What types of compensation can I get through a personal injury lawsuit?
In a personal injury lawsuit, the types of compensation you may be eligible for generally fall into 1 of 3 categories: economic, non-economic, and sometimes punitive damages.
Economic damages refer to the measurable financial losses incurred due to an injury. These damages are quantifiable and are intended to compensate the injured party for the direct financial impact of the injury.
- Medical expenses. This includes past, current, and future medical bills related to the injury.
- Lost wages. Compensation for the income you’ve lost while unable to work due to the injury, as well as future earning capacity if you’re unable to return to your previous employment.
- Property damage. If any personal property, like a car, was damaged, the cost of repair or replacement could be included.
- Other expenses. Any miscellaneous costs incurred as a result of the injury, like the cost of hiring someone to perform a task that you’re no longer able to do (like mow your lawn), can also be included.
Non-economic damages aim to compensate for the intangible and subjective losses an injured person experiences, such as pain and suffering or emotional distress. Unlike economic damages, these are not easily quantified and can vary widely depending on the circumstances of the case.
- Pain and suffering. Monetary compensation for physical pain and anguish.
- Emotional distress. Sometimes separate from pain and suffering, this is for psychological impacts such as anxiety, depression or emotional trauma.
- Loss of enjoyment. Damages for the inability to enjoy activities or hobbies that you could participate in prior to the injury.
- Loss of consortium. Compensation for negative impacts the injury has had on your relationship with a spouse, including loss of companionship, affection and sexual relations.
- Reputation damages. In some cases where defamation or malicious intent has played a part, you might be eligible for damages related to harm to your reputation.
In certain cases where the defendant’s actions were especially negligent or malicious, the court might award punitive damages on top of economic and non-economic damages. This is intended to punish the defendant and serve as a deterrent for similar behavior.
It’s essential to consult with an experienced personal injury attorney to understand the types and amount of compensation you may be eligible for in your specific case.
How much can you get for pain and suffering in Florida?
There is no limit on the amount you can be awarded for pain and suffering in Florida, with the exception of medical malpractice cases, which are limited to $500,000 in most cases.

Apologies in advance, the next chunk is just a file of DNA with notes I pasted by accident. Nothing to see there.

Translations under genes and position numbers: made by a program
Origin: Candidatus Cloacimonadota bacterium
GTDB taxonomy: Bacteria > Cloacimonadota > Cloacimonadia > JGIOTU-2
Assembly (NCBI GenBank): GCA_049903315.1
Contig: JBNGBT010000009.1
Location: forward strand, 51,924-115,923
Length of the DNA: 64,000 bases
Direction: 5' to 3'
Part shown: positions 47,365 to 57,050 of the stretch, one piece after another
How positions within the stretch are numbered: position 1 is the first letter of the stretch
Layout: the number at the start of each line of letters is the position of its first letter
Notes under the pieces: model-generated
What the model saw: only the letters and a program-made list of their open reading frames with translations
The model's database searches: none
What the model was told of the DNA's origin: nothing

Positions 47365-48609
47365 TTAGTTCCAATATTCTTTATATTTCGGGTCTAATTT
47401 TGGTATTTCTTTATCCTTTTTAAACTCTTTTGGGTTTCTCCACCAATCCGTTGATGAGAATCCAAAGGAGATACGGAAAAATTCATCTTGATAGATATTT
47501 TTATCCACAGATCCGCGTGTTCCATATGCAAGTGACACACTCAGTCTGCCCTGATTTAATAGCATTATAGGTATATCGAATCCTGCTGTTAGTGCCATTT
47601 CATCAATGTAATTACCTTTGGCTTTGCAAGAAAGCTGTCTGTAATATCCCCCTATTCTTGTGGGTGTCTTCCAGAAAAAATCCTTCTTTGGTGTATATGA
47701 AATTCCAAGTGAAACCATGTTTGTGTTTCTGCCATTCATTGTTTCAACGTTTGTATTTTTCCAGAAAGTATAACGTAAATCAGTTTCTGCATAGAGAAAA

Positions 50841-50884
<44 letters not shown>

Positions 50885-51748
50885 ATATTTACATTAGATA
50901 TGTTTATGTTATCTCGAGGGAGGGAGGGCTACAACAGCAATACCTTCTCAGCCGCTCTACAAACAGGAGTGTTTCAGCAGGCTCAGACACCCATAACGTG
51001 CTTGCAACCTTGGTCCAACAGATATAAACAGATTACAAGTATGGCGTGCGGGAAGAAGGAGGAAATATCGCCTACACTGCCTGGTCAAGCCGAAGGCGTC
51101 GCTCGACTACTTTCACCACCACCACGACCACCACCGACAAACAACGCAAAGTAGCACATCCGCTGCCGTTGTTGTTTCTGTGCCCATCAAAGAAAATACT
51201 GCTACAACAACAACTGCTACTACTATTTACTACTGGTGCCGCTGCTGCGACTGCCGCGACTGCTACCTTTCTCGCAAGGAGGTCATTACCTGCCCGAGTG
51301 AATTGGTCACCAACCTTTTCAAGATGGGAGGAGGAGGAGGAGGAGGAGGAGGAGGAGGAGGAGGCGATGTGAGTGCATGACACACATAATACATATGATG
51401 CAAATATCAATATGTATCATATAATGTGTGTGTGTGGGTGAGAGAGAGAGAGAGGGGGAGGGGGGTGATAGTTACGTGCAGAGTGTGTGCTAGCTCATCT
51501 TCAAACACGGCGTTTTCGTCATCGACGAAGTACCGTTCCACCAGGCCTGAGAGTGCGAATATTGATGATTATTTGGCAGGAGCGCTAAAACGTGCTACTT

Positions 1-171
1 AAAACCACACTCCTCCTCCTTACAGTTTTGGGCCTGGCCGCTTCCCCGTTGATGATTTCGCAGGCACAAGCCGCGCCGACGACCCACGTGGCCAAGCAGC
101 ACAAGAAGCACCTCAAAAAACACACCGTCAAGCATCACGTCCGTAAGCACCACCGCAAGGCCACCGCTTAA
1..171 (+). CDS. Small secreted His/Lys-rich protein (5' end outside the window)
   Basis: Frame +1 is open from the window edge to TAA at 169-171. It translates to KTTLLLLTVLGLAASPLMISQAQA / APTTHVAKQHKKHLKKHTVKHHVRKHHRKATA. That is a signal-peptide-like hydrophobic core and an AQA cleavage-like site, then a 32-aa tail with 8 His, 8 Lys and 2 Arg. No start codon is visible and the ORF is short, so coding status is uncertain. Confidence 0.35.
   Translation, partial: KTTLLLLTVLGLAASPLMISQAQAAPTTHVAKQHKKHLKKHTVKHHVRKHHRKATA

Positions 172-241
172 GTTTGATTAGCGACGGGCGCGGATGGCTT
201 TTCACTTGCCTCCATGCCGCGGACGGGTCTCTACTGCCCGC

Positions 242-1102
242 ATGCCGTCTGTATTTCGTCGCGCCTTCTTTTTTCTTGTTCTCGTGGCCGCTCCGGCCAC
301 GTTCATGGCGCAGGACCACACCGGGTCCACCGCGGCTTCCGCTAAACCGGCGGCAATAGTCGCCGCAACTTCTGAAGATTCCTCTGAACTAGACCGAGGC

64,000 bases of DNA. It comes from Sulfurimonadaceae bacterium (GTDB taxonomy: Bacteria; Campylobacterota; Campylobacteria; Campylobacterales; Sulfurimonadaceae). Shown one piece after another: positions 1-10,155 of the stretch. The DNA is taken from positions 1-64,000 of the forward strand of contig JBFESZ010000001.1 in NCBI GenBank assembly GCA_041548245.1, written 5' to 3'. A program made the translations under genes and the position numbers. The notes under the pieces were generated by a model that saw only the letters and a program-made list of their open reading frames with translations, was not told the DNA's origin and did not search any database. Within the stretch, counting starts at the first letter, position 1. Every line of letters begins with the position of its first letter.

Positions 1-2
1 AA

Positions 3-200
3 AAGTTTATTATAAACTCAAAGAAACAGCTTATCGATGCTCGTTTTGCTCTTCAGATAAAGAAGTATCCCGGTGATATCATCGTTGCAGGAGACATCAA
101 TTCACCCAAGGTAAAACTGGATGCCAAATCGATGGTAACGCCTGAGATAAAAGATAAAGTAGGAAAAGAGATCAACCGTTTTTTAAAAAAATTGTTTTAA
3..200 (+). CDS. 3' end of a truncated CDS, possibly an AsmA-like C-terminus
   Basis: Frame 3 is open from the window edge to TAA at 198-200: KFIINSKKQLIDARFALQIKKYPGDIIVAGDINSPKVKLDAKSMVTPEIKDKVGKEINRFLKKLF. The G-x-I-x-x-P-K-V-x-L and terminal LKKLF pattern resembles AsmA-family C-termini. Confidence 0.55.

The amount awarded for pain and suffering in a personal injury case is typically determined by a judge or jury based on a variety of factors. These may include:
- The severity and nature of the injuries
- The level of pain experienced
The duration of suffering
- Any long-term or permanent effects
- How the injuries have impacted the person’s daily life and emotional well-being
Medical records, expert testimonies, and personal accounts can all help paint a detailed picture of the victim’s suffering. Since the assessment of pain and suffering is subjective, it can vary from case to case. Judges and juries may also look at precedent, or similar cases, to guide them in determining a reasonable amount.
How long does a personal injury lawsuit take in Florida?
The duration of a personal injury lawsuit in Florida can vary widely depending on several factors, including the complexity of the case, the willingness of the parties to settle, court availability, and any legal complications that may arise.
Generally, after an injury, you have 2 years to file a personal injury claim in Florida, according to the statute of limitations. Once the lawsuit is filed, a straightforward case may be resolved in a few months, especially if it settles out of court.
However, if the case is especially complicated or goes to trial, it can take up to 3 years (and in rare cases, more) to reach a resolution. Additionally, if there are appeals, this can extend the timeline even further.
Consulting with a knowledgeable attorney can give you a more accurate estimate tailored to the specifics of your case.
Get help from an experienced Coconut Grove personal injury attorney
If you’ve suffered an injury because of someone else’s negligence in Coconut Grove or the surrounding area, contact Mike Redondo at Redondo Law to help you with your claim. Mike and his team have years of experience in personal injury law, successfully helping injured Coconut Grove residents recover maximum compensation.
Learn more about your rights with a free consultation by filling out the form below.